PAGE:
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|Place of origin||Latin America|
|Main ingredients||Chicken, vegetables, water|
What makes this soup different from many other versions of chicken soup is that alike the Brazilian canja, caldo de pollo uses whole chicken pieces instead of chopped or shredded chicken. Other differences are that the vegetables are usually of a heartier cut. Potato halves, not cubes, are used, and whole leaves of cabbage are added.
A typical recipe for caldo de pollo will include the following: first garlic boiled in water, adding chicken pieces (drumsticks, breasts, thighs), sliced carrots, sliced celery, potato halves, garbanzo beans, corn on the cob, diced tomato, sliced onion, minced cilantro, and cabbage.
While it is common to eat caldo de pollo plain, most add lemon juice or hot sauce. Some recipes call for cubed avocado added just before eating. Caldo de pollo can also be served with hot corn tortillas. In Mexico it is also common to add steamed or Mexican rice in the same bowl while serving, especially at fondas. In other Latin American countries, it is called sopa de pollo and not caldo, which means literally soup instead of broth.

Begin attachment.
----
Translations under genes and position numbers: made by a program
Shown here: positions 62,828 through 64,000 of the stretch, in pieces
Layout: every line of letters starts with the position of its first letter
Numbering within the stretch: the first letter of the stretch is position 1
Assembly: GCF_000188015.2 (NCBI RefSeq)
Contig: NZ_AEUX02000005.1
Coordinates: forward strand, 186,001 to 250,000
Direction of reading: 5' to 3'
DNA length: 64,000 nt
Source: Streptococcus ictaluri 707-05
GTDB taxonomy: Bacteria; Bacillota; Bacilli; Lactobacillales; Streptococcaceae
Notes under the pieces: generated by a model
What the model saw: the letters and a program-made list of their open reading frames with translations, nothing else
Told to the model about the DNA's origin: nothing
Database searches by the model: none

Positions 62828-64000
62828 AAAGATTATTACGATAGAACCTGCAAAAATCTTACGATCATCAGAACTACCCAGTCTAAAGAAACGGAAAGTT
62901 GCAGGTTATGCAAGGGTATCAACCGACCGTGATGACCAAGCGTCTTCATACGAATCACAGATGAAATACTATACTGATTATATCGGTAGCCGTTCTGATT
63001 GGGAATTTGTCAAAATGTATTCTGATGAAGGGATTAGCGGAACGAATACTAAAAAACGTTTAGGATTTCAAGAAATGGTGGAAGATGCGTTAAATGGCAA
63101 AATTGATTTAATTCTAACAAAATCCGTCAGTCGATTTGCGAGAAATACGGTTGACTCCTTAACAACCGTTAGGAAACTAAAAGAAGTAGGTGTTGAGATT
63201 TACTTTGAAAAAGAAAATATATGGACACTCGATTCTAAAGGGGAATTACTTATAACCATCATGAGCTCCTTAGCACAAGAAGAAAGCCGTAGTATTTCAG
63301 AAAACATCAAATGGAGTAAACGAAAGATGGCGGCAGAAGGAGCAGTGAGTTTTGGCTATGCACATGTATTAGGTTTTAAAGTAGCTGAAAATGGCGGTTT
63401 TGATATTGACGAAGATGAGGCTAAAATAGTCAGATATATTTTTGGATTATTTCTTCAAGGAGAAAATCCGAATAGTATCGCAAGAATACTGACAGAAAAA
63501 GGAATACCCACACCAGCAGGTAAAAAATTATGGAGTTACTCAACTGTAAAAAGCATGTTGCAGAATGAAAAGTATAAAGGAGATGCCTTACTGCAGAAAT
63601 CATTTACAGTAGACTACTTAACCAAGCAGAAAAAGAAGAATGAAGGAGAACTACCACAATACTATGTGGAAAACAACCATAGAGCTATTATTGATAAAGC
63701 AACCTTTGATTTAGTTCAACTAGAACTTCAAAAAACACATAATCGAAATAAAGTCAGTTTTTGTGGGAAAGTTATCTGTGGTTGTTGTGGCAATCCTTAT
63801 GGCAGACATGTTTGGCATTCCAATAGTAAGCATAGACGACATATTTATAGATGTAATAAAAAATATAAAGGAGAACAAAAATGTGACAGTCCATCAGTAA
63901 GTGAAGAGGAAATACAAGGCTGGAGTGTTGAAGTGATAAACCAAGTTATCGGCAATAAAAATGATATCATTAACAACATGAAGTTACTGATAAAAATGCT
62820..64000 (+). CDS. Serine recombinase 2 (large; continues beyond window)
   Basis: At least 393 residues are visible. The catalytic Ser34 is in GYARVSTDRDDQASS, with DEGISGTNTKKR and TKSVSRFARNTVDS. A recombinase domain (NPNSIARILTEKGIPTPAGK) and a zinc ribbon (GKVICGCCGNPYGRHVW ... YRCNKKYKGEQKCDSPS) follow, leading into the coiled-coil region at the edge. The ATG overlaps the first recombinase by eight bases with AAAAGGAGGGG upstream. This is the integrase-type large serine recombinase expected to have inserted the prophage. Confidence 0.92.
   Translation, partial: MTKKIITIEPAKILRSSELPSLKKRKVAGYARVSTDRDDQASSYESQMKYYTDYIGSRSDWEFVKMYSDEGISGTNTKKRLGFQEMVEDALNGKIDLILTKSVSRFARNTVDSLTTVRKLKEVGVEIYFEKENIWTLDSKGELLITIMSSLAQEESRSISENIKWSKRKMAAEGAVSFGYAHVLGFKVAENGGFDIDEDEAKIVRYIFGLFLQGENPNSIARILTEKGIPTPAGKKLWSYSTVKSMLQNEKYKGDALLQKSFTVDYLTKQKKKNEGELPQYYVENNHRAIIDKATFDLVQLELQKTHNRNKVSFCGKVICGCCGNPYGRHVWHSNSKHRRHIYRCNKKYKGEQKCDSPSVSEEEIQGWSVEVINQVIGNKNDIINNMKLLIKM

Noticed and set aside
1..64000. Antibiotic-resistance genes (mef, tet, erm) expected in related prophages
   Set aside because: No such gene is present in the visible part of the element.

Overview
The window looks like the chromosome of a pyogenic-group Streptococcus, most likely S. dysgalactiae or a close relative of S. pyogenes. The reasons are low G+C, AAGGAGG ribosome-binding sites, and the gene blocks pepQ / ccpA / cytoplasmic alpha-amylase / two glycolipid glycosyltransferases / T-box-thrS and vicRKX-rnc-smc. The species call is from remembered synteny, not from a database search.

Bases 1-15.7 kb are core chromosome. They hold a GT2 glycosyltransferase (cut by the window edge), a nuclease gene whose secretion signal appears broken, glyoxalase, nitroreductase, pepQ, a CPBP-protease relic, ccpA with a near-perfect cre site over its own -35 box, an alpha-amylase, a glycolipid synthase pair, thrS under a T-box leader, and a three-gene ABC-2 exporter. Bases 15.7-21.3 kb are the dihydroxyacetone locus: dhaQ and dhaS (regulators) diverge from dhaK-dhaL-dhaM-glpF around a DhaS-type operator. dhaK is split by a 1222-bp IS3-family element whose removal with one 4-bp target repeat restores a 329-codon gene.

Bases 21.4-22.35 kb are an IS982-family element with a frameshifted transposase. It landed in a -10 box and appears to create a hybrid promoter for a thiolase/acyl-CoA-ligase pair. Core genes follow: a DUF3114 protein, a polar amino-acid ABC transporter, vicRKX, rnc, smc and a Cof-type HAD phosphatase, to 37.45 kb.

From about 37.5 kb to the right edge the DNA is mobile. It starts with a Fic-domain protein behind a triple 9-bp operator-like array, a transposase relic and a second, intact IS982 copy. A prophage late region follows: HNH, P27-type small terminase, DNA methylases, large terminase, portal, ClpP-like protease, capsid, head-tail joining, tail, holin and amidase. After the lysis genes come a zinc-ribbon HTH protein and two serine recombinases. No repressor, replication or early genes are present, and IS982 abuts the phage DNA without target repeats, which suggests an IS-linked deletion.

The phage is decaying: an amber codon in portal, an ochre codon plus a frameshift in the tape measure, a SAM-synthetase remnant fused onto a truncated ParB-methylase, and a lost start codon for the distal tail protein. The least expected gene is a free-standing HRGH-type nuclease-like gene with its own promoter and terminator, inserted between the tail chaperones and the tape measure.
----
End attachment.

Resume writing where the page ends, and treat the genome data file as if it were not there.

Many Latin American countries, particularly Mexico, use this home-cooked meal during illness as a means to the healing of cold viruses, and after a woman gives birth, though in other cultures the recipe for this is significantly lighter than the traditional Mexican dish.